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No Child Left Behind Regulations Don't Go Far Enough, Says La Raza




Washington, DC-NCLR (National Council of La Raza), the largest national Hispanic civil rights and advocacy organization in the United States, today released an analysis of the U.S. Department of Education's latest regulations of Title I of the No Child Left Behind Act (NCLB). The analysis,Strengthening Accountability to Ensure Latino Success: An Analysis of NCLB Title I Regulations, finds that while necessary, the new rules do not sufficiently improve the law to help Latino students. NCLR urges the 111th Congress and the Obama administration to reauthorize NCLB as soon as possible to further improve the law.

"NCLR recognizes the value of the No Child Left Behind Act because of its promise to help improve education for Latinos and English language learners," said Janet Murguía, NCLR President and CEO. "Public schools today cannot be effective unless they make it a priority to help all students succeed, and that is at the heart of what NCLB is intended to achieve."

This new analysis shows that the Department of Education's 2008 regulations provide necessary refinements of NCLB. Among other things, the regulations offer much-needed clarity on how graduation rates are measured and ensure that Latinos have greater access to tutoring services required under the law. These changes will improve the law's implementation for Hispanic students, who currently represent 20% of public school enrollment, and nearly 40% of whom are English language learners. However, sufficient refinements of NCLB can only be made through its reauthorization. NCLR will work with Congress to increase supports for teachers, bolster instructional services, improve assessments for English language learners, and strengthen accountability measures for all student subgroups.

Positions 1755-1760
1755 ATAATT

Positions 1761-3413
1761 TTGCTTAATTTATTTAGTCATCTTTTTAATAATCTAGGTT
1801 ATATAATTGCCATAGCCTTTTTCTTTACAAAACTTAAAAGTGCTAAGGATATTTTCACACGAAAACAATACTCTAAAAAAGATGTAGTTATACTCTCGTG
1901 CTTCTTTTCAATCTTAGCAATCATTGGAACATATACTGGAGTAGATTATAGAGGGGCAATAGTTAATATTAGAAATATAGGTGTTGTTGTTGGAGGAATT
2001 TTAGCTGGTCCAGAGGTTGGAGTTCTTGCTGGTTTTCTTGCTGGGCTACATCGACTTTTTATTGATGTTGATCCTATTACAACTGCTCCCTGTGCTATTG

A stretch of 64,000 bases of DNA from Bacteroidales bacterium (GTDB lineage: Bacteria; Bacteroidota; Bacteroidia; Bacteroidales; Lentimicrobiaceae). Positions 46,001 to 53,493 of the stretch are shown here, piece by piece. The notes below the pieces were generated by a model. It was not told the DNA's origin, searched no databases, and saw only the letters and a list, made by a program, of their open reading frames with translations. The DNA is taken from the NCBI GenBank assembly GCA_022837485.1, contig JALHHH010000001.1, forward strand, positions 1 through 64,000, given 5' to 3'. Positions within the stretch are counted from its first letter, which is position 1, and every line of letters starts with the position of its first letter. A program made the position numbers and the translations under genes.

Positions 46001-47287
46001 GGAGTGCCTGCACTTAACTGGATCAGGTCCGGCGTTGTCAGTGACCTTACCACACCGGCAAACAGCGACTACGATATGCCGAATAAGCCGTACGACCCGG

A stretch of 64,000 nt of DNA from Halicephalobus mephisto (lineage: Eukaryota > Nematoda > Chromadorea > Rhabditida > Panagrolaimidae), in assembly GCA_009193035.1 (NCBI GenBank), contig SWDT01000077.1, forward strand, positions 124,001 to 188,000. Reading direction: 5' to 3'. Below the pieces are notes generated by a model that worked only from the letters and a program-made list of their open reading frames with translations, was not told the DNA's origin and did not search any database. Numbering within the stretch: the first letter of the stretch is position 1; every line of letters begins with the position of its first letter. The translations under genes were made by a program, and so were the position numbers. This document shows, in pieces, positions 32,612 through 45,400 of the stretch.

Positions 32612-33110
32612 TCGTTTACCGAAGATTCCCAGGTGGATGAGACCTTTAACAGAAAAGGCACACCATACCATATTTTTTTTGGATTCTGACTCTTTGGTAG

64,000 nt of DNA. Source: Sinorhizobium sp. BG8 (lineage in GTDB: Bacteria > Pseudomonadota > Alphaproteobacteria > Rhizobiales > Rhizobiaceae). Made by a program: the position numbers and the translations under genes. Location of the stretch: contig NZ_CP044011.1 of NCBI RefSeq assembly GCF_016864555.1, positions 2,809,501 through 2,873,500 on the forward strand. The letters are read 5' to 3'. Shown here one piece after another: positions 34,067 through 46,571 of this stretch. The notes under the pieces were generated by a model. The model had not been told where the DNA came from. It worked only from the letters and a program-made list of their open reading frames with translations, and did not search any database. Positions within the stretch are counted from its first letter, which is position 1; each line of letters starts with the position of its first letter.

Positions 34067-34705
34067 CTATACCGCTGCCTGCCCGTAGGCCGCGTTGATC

"Every child deserves a quality education, and improving NCLB is a critical step toward achieving that goal," concluded Murguía. "We are encouraged by Secretary of Education Arne Duncan's statement last week that he plans to reenergize the debate around reauthorization of NCLB this fall and urge Congress to begin work on renewing this law."

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